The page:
New Democracy MPs congratulate Prime Minister Antonis Samaras after his address to Parliament ahead of the no-confidence vote in the early hours of Monday.
Both the governing coalition and main leftist opposition SYRIZA were on Monday assessing the outcome of the latter’s censure motion against the government in the early hours after the leftists lost, as expected, but also deprived the coalition of an MP in the process.
All but two of the government’s 155 deputies rejected SYRIZA’s censure motion in a vote in Parliament early Monday that followed three days of vehement debate involving party leaders frequently trading insults.
One of the two MPs was absent from the vote while the other, PASOK deputy Theodora Tzakri, supported SYRIZA’s motion, breaking ranks with the government. She was immediately expelled from PASOK’s parliamentary group, reducing the government’s parliamentary majority to just four seats. SYRIZA’s motion garnered a total of 124 votes, from its own MPs and those of smaller opposition parties including the ultra-right Golden Dawn. Another 17 lawmakers voted “present.”
Speaking after the vote, Prime Minister Antonis Samaras declared that the government had emerged “much stronger” and insisted that elections would not be held until 2016, when the current government’s term is to expire, in response to a call by SYRIZA leader Alexis Tsipras for snap polls.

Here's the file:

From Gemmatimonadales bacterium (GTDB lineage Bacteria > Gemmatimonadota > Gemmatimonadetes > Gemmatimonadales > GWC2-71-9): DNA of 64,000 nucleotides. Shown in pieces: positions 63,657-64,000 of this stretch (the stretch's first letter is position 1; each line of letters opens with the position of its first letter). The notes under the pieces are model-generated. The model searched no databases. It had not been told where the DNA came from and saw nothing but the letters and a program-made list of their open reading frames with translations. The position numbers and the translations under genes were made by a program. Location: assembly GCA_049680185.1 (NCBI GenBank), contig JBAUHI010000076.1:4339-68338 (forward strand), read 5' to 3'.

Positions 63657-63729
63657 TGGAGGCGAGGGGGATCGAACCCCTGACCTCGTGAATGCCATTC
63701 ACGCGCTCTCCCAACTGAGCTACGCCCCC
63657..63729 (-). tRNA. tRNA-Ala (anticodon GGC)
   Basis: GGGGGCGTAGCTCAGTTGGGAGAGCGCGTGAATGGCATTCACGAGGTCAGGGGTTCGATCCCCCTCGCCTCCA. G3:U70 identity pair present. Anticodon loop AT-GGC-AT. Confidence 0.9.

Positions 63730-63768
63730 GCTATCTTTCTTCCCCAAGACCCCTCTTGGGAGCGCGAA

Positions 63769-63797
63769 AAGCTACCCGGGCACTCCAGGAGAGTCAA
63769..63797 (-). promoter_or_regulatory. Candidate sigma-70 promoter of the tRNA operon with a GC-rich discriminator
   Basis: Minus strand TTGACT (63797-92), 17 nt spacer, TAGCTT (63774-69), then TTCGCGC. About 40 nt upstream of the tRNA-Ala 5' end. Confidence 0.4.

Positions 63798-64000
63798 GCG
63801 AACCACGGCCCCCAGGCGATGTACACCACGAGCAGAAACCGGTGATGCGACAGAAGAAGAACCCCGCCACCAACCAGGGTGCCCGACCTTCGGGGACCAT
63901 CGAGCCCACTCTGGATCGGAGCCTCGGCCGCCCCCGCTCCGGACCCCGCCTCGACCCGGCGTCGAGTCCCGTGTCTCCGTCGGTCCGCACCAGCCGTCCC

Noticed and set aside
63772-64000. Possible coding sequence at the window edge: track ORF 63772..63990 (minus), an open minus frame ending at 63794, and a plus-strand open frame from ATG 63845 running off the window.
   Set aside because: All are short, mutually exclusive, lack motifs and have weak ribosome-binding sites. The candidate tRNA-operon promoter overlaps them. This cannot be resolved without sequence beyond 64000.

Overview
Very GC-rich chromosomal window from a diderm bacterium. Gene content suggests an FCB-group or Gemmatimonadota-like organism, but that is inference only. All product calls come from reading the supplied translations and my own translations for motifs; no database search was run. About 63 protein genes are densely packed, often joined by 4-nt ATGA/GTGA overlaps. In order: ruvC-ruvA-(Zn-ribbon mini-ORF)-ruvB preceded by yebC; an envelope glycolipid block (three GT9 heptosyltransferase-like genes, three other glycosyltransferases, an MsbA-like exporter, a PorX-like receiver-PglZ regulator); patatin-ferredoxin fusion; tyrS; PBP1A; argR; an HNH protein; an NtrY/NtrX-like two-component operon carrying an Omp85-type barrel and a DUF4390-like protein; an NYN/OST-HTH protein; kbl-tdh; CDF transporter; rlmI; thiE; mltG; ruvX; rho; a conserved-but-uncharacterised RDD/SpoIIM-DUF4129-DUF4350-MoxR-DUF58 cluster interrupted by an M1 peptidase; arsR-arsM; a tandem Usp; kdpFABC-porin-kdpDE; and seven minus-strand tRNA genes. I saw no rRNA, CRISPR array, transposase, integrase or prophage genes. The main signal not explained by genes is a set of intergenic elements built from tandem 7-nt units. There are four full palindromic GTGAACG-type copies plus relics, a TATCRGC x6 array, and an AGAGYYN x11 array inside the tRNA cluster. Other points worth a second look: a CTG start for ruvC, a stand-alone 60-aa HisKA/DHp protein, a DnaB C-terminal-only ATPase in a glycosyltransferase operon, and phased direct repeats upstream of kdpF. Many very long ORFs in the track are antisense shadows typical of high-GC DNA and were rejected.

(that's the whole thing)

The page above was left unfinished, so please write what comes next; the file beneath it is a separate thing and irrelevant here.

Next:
Sources indicated that the broader impression among senior government officials was that Tsipras had failed to deliver a strong and convincing performance in Parliament.
But the defection of Tzakri, who accused the government of having a “democratic deficit,” was broadly seen as an embarrassment, particularly to PASOK, which has lost six deputies since last year’s elections.
In the ranks of SYRIZA though, her dismissal was interpreted as a small success for the party, which had been certain to lose the vote, as it trimmed the government’s wafer-thin majority yet further ahead of crucial votes in Parliament on a new property tax and the budget for 2014. But the leftists were reportedly disappointed by the small turnout at a protest rally in central Syntagma Square organized by the party to coincide with vote. Around 3,000 people turned up, prompting snide comments by coalition MPs speaking in Parliament about SYRIZA’s waning influence on the public.